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SmartGene and the Institute of Medical Microbiology, University of Zurich Expand Their Collaboration to Address the Sequence-Based Validation of Mass Spectrometry Platforms for Clinical Microbiology

SmartGene, a provider of innovative software services for the management and analysis of genetic data, and the Institute of Medical Microbiology ("IMM"), University of Zurich, Switzerland, today announced an expanded collaboration, under which the University of Zurich will make use of the SmartGene platform and its associated reference databases to validate and provide ongoing back-up for mass spectrometry analysis, for the identification of infectious pathogens in diagnostic routine procedures.

The parties already enjoy a long-standing relationship, under which SmartGene's advanced technology and integrated Web-based services are used by the IMM for the analysis and identification of bacterial, fungal and mycobacterial pathogens by sequence analysis. The IMM is one of Europe's leading centers of expertise for molecular and conventional diagnostic microbiology and serves as a national and international reference laboratory. Experts at IMM conduct various research projects and also curate an ITS sequence reference database for identifying yeasts and molds, which is available to other institutions via SmartGene's service platform.

Clinical microbiology is undergoing a paradigm shift, whereby novel technologies such as mass spectrometry will partially replace conventional culture-based methods for identification of bacterial pathogens. The introduction of mass spectrometry technology promises a shorter turn-around time for results, along with reduced labor and consumable expense per test. However, earlier studies suggest that mass spectrometry may partly not be sufficiently discriminatory, for which case sequence-based identification will serve as back-up and gold standard. The IMM plans to work out an optimized workflow for the routine clinical laboratory, hence taking advantage of its long-standing expertise in sequence-based identification.

Erik C. Boettger, MD, Professor of Medicine and Microbiology, and the Director and Chairman of the Institute of Medical Microbiology at the University of Zurich, stated that: "Our institution has a long term expertise in implementing new technologies in the diagnostic laboratory, and we have always paid attention to carefully optimizing the work flow. We will now evaluate how mass spec technologies and sequence-based identifications can work together in our laboratory, for best accuracy and efficiency in supporting patient care. With mass spec platforms holding the promise of rapid identification of microorganisms, it is critical for the quality of our work, to be able to back-up and complement these results with our DNA sequencing routine and with our database cumulated from many clinical isolates over the years. Given the diversity of microorganisms, sequencing of microbial genes will play an important role in a modern microbiology laboratory. At our institution we appreciate SmartGene's technology which helps us not only to streamline sequence analysis, but also to leverage the expertise gained with the analyzed isolates."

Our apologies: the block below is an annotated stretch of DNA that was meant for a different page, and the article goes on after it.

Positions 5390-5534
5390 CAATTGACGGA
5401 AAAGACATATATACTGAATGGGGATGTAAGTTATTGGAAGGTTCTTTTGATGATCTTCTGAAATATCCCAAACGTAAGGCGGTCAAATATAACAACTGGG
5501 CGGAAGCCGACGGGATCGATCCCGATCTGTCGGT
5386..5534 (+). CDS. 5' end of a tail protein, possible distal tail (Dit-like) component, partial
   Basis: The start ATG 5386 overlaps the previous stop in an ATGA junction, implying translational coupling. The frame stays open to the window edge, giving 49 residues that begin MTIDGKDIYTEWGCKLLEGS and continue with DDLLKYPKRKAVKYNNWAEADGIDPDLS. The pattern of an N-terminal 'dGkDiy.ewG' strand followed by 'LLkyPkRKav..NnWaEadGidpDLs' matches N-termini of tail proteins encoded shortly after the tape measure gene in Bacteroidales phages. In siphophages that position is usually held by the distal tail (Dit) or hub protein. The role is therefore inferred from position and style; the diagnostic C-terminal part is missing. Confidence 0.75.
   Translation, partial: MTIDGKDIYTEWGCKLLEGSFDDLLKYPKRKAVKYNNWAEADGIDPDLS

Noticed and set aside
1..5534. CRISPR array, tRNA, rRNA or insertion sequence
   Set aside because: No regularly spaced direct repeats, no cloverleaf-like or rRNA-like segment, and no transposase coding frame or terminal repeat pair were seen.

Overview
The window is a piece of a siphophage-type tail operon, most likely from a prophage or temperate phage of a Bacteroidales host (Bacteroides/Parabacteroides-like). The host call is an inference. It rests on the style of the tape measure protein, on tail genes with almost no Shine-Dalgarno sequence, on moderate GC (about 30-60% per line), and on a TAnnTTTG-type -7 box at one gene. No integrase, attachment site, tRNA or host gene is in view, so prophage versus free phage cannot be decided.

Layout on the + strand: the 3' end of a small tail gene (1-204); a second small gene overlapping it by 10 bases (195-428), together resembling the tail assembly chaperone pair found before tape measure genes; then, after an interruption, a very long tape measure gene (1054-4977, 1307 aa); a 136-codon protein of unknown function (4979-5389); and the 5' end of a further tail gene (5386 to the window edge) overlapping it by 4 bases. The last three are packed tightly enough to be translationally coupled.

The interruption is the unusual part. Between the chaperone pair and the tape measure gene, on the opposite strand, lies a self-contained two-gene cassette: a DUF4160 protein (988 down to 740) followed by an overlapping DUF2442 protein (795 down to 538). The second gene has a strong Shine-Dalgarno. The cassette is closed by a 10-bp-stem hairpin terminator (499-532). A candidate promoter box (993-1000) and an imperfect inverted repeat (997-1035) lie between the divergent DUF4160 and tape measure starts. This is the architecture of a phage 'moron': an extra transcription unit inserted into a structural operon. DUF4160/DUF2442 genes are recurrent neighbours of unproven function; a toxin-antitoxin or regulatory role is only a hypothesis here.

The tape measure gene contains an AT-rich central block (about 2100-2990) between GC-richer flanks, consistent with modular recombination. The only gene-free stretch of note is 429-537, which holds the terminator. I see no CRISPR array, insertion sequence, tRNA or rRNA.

"We are very happy to expand the scope of our collaboration with Professor Boettger and his team," said Stefan Emler, MD, Chief Executive Officer of SmartGene GmbH. "It is very important for the community to position mass spectrometry methods for pathogen identification in the context of species diversity, evolution and changing taxonomy. The introduction of these new techniques, together with the increasing scarcity of expertise in conventional culture-based identification, reinforces the continuing importance of sequencing as the gold standard. SmartGene already facilitates the efficient and accurate identification of pathogens by sequencing; this expanded collaboration with IMM is another step towards our goal of ultimately providing solutions which address pathogenicity, drug resistance and host susceptibility for best management of challenging infections."

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